Our Cooperative

Clearwater Power is a member-owned rural electric cooperative. Founded in 1937, we serve 11 counties throughout Idaho, Washington, and Oregon on a not-for-profit basis.


As a Member of Clearwater Power


Membership & Service Territory Statistics

(as of 1/1/2019)

  • Power truck driving by a crowd waiving an American flag.Members — 8,400
  • Meters — 10,813
  • Poles — 42,100
  • Miles of Line — 2,922
  • Accounts per Mile of Line — 3.70
  • Acres of Right-of-Way — Over 10,000
  • Total Capital Credit Refunds — Apx. $12 Million

Our Electricity

Clearwater Power is a distribution cooperative. We are able to pool our purchasing power with several other northwest utilities through PNGC Power. Visit the PNGC Power website. Our source of wholesale electricity is Bonneville Power Administration. Visit the Bonneville Power Administration website


Fuel Mix Disclosure

Clearwater Power BPA Fuel Mix 2018

Type Percentage
Hydroelectric 85.82%
Nuclear 10.6%
Other 2.74%
Wind 0.83%
Natural Gas 0.01%

Source: Bonneville Power Administration

U.S. Electric Generation Mix 2018

Type Percentage
Natural Gas 35.1%
Coal 27.4%
Nuclear 19.3%
Hydroelectric 7.0%
Wind 6.6%
Solar 1.6%
Biomass 1.5%
Petroleum 0.6%
Other 0.5%
Geothermal 0.4%

Source: U.S. Energy Information Administration


Service Area

Clearwater Power Company serves 11 counties in 3 states. View our Service Area Map (PDF)

Idaho:

  • Benewah
  • Clearwater
  • Idaho
  • Latah
  • Lewis
  • Nez Perce
  • Shoshone

Washington:

  • Asotin
  • Garfield
  • Whitman

Oregon:

  • Wallowa

Our History

In the 1920s and 30s, American cities were lighting up with electricity. But farms and rural areas were getting left behind. Investor-owned utilities didn’t see any profit in delivering power to small towns and farms, so, most of the nation’s farms were left without power.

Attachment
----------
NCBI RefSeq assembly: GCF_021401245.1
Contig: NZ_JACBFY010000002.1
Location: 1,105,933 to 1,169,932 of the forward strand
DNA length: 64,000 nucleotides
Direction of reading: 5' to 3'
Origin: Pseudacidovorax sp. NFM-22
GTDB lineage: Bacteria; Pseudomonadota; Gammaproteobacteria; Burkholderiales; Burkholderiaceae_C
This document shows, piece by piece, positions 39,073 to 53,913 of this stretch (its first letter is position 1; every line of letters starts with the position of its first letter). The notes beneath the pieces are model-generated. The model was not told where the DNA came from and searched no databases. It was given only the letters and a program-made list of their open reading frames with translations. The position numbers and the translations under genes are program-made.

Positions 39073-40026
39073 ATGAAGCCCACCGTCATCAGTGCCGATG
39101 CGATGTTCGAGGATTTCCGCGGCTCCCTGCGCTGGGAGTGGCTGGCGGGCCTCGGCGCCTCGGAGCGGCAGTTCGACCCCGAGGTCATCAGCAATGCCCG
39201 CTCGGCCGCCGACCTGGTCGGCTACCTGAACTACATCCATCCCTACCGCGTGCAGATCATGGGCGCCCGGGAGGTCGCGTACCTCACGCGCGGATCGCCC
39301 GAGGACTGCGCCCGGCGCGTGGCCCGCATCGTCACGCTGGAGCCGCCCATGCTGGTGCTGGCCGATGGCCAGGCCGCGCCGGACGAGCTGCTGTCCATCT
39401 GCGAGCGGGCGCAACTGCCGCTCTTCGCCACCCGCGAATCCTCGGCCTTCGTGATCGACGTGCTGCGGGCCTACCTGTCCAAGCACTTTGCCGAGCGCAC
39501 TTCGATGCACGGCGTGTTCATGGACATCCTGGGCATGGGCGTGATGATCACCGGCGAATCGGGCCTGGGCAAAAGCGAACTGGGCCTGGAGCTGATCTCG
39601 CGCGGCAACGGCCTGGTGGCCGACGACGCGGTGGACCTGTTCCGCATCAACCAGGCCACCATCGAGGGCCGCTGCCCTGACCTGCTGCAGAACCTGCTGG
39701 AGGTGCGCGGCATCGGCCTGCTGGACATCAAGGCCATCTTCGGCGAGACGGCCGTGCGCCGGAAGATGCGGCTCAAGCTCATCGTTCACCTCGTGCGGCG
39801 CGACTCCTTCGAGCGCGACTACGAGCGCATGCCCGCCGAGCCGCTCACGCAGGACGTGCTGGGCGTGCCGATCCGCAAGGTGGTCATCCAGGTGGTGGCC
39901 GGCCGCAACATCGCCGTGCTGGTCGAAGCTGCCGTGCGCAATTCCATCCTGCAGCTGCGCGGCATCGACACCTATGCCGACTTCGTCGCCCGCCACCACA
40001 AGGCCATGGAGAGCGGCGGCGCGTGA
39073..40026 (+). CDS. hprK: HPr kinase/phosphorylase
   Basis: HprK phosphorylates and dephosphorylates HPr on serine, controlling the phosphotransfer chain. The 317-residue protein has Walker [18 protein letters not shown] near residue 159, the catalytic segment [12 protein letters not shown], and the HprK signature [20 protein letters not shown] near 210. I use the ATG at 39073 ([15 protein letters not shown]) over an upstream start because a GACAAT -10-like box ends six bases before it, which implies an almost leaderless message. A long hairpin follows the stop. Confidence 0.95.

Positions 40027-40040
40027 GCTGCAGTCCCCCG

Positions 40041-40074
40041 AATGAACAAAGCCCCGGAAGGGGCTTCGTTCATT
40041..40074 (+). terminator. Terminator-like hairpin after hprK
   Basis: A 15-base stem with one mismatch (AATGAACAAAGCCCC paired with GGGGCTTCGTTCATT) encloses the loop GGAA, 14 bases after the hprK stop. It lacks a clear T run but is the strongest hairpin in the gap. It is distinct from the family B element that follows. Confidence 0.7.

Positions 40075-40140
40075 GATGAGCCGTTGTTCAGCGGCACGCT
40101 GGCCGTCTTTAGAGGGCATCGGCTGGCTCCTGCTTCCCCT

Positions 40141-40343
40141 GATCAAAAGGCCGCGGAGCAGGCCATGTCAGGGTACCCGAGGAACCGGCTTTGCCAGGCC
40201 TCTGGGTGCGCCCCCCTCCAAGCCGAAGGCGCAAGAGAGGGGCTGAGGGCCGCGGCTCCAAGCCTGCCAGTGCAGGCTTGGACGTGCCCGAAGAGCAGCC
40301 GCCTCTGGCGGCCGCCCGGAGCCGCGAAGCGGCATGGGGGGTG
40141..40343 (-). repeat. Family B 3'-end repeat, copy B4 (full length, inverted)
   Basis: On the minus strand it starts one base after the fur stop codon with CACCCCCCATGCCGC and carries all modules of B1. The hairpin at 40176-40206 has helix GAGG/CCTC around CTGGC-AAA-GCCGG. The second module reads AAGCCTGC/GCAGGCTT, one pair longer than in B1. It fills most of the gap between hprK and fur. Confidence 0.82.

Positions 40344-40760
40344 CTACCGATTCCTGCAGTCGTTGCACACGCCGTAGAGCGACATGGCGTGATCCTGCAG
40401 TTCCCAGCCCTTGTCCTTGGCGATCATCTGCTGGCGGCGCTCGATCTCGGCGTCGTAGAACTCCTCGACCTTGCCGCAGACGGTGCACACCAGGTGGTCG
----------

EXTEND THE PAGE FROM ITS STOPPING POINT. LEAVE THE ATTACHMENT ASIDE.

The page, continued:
In 1936, Kenneth Summers (manager at the Lenore Grain and Seed Grower’s Co-op), set out to bring electricity to his home town of Lenore, Idaho. The nearest power line was miles away and despite repeated requests to the local electric utility, no reasonable agreement could be reached. Mr. Summers, along with R.H. Wallace of Lapwai and L.P. Teats of Reubens, took matters into their own hands and petitioned the Federal Rural Electrification Administration (REA) to support them in forming their own electric cooperative. By April of 1937, Clearwater Valley Light and Power was born.

Over the following decades, they did what they set out to do – bring needed electricity from distant points to their neighbors and friends, to places where nobody else wanted to go. Clearwater Power has brought power to 10,000 homes and businesses stretching from St. Maries, Idaho to Troy, Oregon; and from Garfield, Washington to Weippe, Idaho. Building over 2,800 miles of line in some of the nation’s most rugged terrain, on behalf of sometimes only 3 customers per mile of expensive line, was hard and took a commitment only a neighbor-owned cooperative was willing to provide. We are proud to say that the cooperative spirit lives on today.